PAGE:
The Word Encountered

Living by Appearances

“Unclean, unclean!” (Lev 13:45)

Pimples. Boils. Ugliness. Wrinkles. Fat. Sores. Open wounds. Rashes. Blotches. Blemishes. Disfigurement.

The thought of such afflictions can be particularly unnerving—especially in a culture that lives by appearances and first impressions. Although quite possibly every culture prizes the surface of things, ours seems to have made a science of the old advertising slogan: “Looking good is everything.”

Looking bad is disastrous. It is the fate of the outsider, the face of the other, marginalized and excluded. Surface defects seem inescapable, since our appearances are so evident and immediate.

Our presentation, our appearance, to the outside world is the only way we get out, the only way we can reveal ourselves. And yet our external presentation itself can be a barrier that holds us in as it holds others away.

Perhaps this is the secret to the power of leper stories. “Leper” seems so frightening a term to begin with, we almost never hear it anymore, but for the mentionings in holy scripture.
Be that as it may, it is most likely that the Hebrew sara'at and Greek lepra, which are translated as “leprosy,” do not describe the condition that has become known as Hansen's disease. The affliction referred to in the Bible is, rather, always a condition of visible defect, whether on human skin, on the walls of houses, or on fabrics and leather. It is a disorder of surfaces, a superficial disfigurement, a blemish of facades. And it never seems to go away.

The visibility of it all makes social exclusion easy. Its persistent presence makes contamination a constant threat. “As long as the sore is on him, he shall declare himself unclean, since he is in fact unclean. He shall dwell apart, making his abode outside the camp.”

Surface defects are readily found out. There is no way to hide them, unless one hides oneself. Pretense does not help. Denial is impossible. It is right out there. The only thing to do is accept the condition.

Perhaps this is an advantage that the visibly handicapped have over those whose handicaps are hidden. At least they know they have the problem: It's inescapable. At least they cannot pretend: It's undeniable. At least they know that there is room for healing in their lives. Admission of the truth is the first condition for change.

   “If you will to do so, you can cure me.” “I do will it. Be cured.”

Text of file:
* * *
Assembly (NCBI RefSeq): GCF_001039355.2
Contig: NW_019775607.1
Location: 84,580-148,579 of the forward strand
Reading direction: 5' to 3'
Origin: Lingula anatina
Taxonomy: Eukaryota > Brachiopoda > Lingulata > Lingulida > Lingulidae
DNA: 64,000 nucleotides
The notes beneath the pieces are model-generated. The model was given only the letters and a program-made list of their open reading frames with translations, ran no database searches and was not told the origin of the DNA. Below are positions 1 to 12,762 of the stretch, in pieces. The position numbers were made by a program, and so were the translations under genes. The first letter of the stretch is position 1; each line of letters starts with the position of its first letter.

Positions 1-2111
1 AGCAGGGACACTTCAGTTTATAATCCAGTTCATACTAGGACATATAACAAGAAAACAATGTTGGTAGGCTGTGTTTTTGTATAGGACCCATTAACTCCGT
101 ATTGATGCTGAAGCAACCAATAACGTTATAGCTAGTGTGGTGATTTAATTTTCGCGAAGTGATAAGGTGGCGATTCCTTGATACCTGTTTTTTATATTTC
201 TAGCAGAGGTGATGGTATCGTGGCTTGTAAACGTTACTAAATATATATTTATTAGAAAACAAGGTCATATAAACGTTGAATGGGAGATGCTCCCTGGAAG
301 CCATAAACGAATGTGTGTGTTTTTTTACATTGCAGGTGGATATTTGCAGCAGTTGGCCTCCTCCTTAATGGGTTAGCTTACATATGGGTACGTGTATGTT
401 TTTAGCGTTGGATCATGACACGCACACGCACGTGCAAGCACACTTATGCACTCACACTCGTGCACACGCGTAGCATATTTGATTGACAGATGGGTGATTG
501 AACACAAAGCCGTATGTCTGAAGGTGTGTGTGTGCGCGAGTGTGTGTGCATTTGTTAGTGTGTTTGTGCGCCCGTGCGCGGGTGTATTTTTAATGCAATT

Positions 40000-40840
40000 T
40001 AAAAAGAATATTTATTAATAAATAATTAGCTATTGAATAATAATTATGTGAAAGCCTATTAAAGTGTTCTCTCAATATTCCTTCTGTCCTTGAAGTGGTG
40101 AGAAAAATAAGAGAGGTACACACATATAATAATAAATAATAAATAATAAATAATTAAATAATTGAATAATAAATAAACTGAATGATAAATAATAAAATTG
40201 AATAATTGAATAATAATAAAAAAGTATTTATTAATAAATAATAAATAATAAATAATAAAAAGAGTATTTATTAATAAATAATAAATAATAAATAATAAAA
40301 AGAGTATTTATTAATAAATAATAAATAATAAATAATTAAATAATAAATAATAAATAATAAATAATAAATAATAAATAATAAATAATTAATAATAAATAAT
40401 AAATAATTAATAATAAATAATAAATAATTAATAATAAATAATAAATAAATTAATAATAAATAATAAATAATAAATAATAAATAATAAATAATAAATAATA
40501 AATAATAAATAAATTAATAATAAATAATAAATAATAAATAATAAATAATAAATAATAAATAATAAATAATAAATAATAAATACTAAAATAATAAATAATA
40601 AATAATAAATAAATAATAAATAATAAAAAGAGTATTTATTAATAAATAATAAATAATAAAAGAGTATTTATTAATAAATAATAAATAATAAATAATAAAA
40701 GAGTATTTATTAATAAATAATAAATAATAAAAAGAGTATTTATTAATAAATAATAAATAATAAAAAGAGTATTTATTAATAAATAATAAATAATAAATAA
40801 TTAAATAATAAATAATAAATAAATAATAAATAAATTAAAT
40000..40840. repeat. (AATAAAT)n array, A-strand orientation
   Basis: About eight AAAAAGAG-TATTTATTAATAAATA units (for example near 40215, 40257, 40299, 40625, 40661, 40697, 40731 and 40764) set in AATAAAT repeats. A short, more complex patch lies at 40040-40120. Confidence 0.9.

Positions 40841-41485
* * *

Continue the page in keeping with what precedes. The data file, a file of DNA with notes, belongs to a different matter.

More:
A paradox of our faith is that it requires of us a frame of mind we are least comfortable with: an acceptance of our existential disabilities. Not only are we unable to save ourselves. We are profoundly blemished. And all the makeup in the world cannot do the trick.

We may even someday wish to present ourselves to God as spotless milk bottles, clean, whole, pasteurized, and uncontaminated: a sad delusion. For not only is the aspiration impossible; the whole point of Christ's redemptive life is missed.

The gospel invites us to enter the mystery of our own disabilities, hidden or otherwise. We need not fear those moments of being secret “lepers” ourselves, those parts of our being we hide away and lock up: our failures and sins, our vanities and deceptions, our jealousies and fakery. He will reach out to touch us there. It is only our denial that prevents the cure.

The gospel is also an invitation for us to enter into the being of Christ himself. If he is indeed our way, our truth, our life, then we make his person our own. We too can heal. We need not fear the visibly wounded who only remind us of our human frailty. The excluded and marginal, the ostracized and hidden, await our own touch. The very old or very ill need not threaten us if we allow them to name the truth of our shared inability to stand invulnerable before the world.

All of us are old. And all of us are frail. All of us, indeed, are handicapped. It's just that some of us can pretend better than others.

The prayer of the Gospel's leper becomes our own when we finally realize that our afflictions—the interior even more than the visible—are not so much to be hidden and repressed as they are to be transformed. And then, one day, as we approach the table wherefrom Jesus himself becomes our food, becomes our very bodies, the prayers we have been saying for years might suddenly come more alive for us. 

“Lord, I am not worthy to receive you, but only say the word and I shall be healed.”

The communion of Eucharist is not only the sacrament whereby our bodies are transformed. It is also his response: “Of course I want to heal you.”

John Kavanaugh, SJ
 

**From Saint Louis University

Kristin Clauson